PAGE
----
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Double Historic Debut for Austin and Judge

It’s a cliche because it’s true. When you go to the ballpark, you never know if you’ll see something historic, something that’s never been done before.

Last night was “out with the old,” and the retirement of Alex Rodriguez. Today was “in with the new.” In our latest chapter of “the metaphors write themselves” the difference between the two lineups was night and day. Last night there were 7 starters in the lineup over age 30. Today there were 7 starters in the lineup under age 30.

The most anticipated new prospects were Tyler Austin and Aaron Judge, who both had their major league debuts, and were batting back to back in the lineup.

Austin came to the plate in the second inning, and sent a drive into left that made the crowd stand up. You could see it was going to be close to the wall–would it be caught at the wall? or robbed? or a homer? It was a homer and a sharp roar rose up as it cleared the wall. It’s always wonderful and amazing when your fresh young guy hits a home run in his first major league at bat. Lots of guys have done it. Lots of Yankees, even, like Marcus Thames. (And many others.)

But, as I asked corwin as Aaron Judge then came to the plate, have two guys making their debuts ever gone back to back? Judge is a big guy. Pitcher-big. He’s six-foot-seven and 282 pounds. We’ve seen him in spring training a couple of times. He’s so big he needs a nickname. (I suggest “The Hammer” as a slight reference to Hank Aaron…)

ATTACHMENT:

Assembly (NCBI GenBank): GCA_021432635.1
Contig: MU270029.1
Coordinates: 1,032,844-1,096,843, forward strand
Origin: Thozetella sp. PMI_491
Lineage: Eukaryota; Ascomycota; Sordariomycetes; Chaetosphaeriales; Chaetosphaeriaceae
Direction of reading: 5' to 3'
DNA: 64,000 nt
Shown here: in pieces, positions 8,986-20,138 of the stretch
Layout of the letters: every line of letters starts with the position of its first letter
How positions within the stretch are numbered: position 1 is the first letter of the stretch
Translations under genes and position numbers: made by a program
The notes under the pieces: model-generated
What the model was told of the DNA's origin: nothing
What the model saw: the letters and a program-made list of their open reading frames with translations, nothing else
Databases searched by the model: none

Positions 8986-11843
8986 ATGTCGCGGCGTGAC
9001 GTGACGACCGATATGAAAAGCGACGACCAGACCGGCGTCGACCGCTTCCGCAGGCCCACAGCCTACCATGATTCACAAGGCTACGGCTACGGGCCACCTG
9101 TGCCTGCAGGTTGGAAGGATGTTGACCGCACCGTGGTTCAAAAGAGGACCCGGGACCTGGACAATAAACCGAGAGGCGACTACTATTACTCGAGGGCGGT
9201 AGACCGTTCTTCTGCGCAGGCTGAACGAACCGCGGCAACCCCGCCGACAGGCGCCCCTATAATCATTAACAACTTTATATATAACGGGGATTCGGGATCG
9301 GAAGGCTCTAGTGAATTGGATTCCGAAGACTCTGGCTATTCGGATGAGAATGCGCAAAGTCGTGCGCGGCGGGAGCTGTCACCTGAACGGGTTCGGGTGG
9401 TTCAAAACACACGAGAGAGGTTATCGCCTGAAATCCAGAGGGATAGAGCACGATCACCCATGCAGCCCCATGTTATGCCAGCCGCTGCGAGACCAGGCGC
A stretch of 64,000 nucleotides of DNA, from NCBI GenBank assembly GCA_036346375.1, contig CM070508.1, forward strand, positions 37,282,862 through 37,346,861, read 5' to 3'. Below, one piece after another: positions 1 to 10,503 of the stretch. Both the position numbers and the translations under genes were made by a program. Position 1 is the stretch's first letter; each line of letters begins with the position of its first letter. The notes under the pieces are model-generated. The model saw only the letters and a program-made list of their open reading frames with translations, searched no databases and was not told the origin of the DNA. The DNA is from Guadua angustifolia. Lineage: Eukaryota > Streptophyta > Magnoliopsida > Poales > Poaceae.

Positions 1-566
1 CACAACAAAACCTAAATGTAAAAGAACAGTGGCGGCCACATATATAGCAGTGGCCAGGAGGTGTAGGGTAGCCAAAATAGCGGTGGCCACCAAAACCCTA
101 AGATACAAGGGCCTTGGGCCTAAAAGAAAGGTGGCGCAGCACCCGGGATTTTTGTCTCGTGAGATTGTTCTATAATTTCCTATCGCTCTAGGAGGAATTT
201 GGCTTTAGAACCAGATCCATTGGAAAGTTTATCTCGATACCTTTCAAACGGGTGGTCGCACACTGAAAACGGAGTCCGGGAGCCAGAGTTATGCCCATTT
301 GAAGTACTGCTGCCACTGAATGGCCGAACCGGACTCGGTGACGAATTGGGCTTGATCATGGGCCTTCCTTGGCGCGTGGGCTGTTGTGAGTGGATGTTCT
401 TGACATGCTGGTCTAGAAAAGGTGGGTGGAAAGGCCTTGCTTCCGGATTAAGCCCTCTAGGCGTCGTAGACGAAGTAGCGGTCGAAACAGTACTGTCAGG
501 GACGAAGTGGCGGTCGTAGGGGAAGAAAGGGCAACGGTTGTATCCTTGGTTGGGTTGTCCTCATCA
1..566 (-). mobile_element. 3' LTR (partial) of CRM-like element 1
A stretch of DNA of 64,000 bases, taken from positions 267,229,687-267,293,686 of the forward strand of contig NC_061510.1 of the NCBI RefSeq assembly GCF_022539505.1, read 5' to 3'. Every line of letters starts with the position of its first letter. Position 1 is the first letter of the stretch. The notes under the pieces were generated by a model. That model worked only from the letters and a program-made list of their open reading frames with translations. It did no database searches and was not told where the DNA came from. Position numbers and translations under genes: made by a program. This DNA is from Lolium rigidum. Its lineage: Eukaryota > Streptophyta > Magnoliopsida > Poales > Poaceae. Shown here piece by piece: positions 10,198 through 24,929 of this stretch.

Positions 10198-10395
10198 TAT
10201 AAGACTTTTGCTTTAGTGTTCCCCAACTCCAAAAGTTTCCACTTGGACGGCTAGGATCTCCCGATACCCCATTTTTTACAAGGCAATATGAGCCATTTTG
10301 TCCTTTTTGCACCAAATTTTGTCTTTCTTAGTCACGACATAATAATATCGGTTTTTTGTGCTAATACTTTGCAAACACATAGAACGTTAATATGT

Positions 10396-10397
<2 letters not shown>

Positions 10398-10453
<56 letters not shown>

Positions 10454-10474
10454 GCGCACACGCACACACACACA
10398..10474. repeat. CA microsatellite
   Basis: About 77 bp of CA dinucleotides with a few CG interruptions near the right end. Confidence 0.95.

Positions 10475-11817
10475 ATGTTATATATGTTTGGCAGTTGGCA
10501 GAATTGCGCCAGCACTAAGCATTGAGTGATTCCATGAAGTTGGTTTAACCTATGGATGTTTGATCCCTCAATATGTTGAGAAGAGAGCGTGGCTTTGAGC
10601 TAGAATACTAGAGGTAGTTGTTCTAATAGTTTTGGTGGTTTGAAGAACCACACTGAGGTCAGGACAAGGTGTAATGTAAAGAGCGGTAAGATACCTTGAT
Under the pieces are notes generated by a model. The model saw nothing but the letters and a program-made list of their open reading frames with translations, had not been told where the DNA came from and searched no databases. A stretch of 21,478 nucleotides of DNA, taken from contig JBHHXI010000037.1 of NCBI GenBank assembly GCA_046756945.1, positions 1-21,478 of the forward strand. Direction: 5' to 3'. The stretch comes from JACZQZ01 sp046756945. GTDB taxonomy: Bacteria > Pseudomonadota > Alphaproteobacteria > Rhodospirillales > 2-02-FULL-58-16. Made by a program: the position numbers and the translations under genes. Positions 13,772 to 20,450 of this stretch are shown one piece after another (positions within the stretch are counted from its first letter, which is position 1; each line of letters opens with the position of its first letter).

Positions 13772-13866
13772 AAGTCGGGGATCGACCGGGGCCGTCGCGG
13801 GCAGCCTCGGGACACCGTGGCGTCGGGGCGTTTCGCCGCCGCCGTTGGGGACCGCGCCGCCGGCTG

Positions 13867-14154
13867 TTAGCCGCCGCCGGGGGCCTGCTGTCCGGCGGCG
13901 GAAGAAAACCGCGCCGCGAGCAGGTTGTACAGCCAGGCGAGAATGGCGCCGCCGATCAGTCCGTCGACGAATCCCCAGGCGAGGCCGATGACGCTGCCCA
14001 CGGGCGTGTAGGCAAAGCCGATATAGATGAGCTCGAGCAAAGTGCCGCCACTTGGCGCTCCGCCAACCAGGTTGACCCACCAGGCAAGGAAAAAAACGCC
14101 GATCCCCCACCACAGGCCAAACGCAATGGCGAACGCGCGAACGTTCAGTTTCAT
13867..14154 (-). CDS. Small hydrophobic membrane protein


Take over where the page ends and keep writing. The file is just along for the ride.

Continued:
As it turns out, two rookies have never both hit homers in their first at bats while making their debuts in the same game, much less back to back. Until now. Judge’s blast was a no-doubter, clearing the wall into the net in Monument Park.

Prior to the game the 1996 Championship Team was honored in a ceremony that included video montages and introductions of each player: the big guns like Jeter, Tino, Paulie, Mariano, Bernie, Jorge, and Pettitte, and the not-so-big like Pat Kelly, Matt Howard, Andy Fox, and a horde of other faves. Darryl Strawberry, Doc Gooden, Wade Boggs, Coney, Luis Sojo, Ramiro Mendoza, John Wettleland, Graeme Lloyd, and more. (Plus Joe Torre and Mel Stottlemyre.)

But by the time Austin hit his homer, and definitely by the time Judge joined him, the day felt like it wasn’t about the past, but the future. Maybe those ’96 guys left a little residual magic on the field, and maybe Austin and Judge soaked it right up. Let’s hope so.

My scorecard showing the historic debuts of Tyler Austin & Aaron Judge #yankees

A photo posted by Cecilia Tan (@ctan_writer) on

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